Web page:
This weekend had to have been one of the more interesting ones to watch when it came to films. Not only did you have the potential start of a new franchise thanks to Universal but the sophomore weekend for a surprising comic book superhero. Were there any surprises this weekend worth note? Follow me after the click to find out!
Sometimes when you see a movie’s performance you just have to stop and say wow. Wonder Woman has defied the odds for a second weekend in a row with a 43.3% drop off from her opening weekend bring in an astounding $58.5 million. This is a rarity with comic book movies, folks, and is quite exciting to see. Normally comic book movies these days fall roughly 50%-60% from week one to week two. It is the second best drop for a comic book film since Spider-Man 2 back in 2002 which was 48.7%! We don’t see comic book movies carry over well into their second weekends usually because the opening day crowd is all the people who want to see the film and it slowly starts to bottom out. Wonder Woman also breaks the DCEU curse as the first 3 films in the franchise all fell between 65% and 69% on their second weekends. In fact, the film brought in more money this weekend than Man of Steel ($41 million), Suicide Squad ($43 million) AND Batman v Superman ($51 million). There isn’t a single Marvel Cinematic Universe film to have had that low of a drop off and the closest was the first Thor film which fell 47.2% although the film had nowhere near the same opening weekend ($65 million). Domestically the film climbs up to $206 million and if it were to be ranked among the Marvel films it would be 11th in domestic gross. Wonder Woman has already out performed the entire theater run of the following MCU films: The Incredible Hulk ($134 million), Captain America: The First Avenger ($176 million), Ant-Man ($180 million), Thor ($181 million), and Thor: The Dark World ($206.3 million). This film has only been out for 2 weeks, folks. I’ve seen several predictions that this film could climb up to $350 million domestically but I’ll hold out and see if that’s really the case. I do see the film making more than Man of Steel ($291 million) and maybe matching Suicide Squad ($325 million) but time will tell. It’s really nice to see WB/DC finally get a movie right after failing critically with the previous three.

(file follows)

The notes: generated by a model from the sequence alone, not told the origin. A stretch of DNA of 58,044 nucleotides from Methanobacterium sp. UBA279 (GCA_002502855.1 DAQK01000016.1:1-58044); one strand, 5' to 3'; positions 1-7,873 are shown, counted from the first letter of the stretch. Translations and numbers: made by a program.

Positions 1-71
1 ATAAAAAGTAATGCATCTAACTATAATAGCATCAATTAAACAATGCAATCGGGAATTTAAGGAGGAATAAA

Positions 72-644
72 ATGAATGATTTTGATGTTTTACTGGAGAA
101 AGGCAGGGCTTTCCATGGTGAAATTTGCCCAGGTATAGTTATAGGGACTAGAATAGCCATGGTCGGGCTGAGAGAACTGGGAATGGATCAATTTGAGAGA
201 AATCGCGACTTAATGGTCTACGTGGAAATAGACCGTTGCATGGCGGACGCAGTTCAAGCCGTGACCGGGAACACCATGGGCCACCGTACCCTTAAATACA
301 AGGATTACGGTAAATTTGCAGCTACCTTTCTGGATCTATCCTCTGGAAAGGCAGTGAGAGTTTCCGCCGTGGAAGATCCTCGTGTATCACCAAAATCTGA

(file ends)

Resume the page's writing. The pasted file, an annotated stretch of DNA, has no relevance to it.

Over the weekend I actually watched the original 1932 The Mummy film because I had never seen it and was curious to see what all the hoop-la was over the film. I thoroughly enjoyed it as it had the feeling of a stage play which makes sense because they had to rely on more story telling than special effects and Boris Karloff was- oh wait. That’s not The Mummy that was released this weekend, my apologies. The Mummy (2017) was supposed to be the start to Universal’s Dark Universe which harkens back to their original monster franchises which started in the 1930s and ended somewhere in the 1950s, although I’m sure some would argue that they ended earlier or later. I think we can officially put that universe on notice as The Mummy (2017) stumbled out of the gate with $31.6 million domestically. It picked up some decent change in the foreign market ($141 million) and combined with the domestic total it is actually the biggest opening weekend worldwide for a Tom Cruise starring film. But that’s about where all of the praise ends. CinemaScore gave the film a B- which doesn’t bode well for the movie moving forward. If a film doesn’t get a B+ or better then it usually means it’s pretty bad and won’t have good legs the following weekends. I don’t see the film doing well at all and I can’t think of a scenario where it somehow pulls a $100 million domestic total, which is what it would need to really make a profit thanks to a $125 million budget, out of the sand. Even the Brendan Fraser The Mummy films had bigger opening weekends! The Mummy (1999) opened with $43 million, The Mummy Returns had $68 million, and the abysmal The Mummy: Tomb of the Dragon Emperor had $40 million. The Scorpion King, which should have been direct-to-video, opened with $36 million and the money had more value back then! The next film for the Dark Universe, which is still in pre-production, is Bride of Frankenstein, scheduled to be released in 2019, so Universal still has some time to think about how they want to proceed after this flop. But with the way things are looking it may be time to close the book on the Dark Universe. See here studio executives, this is how to not start up a connected universe of movies.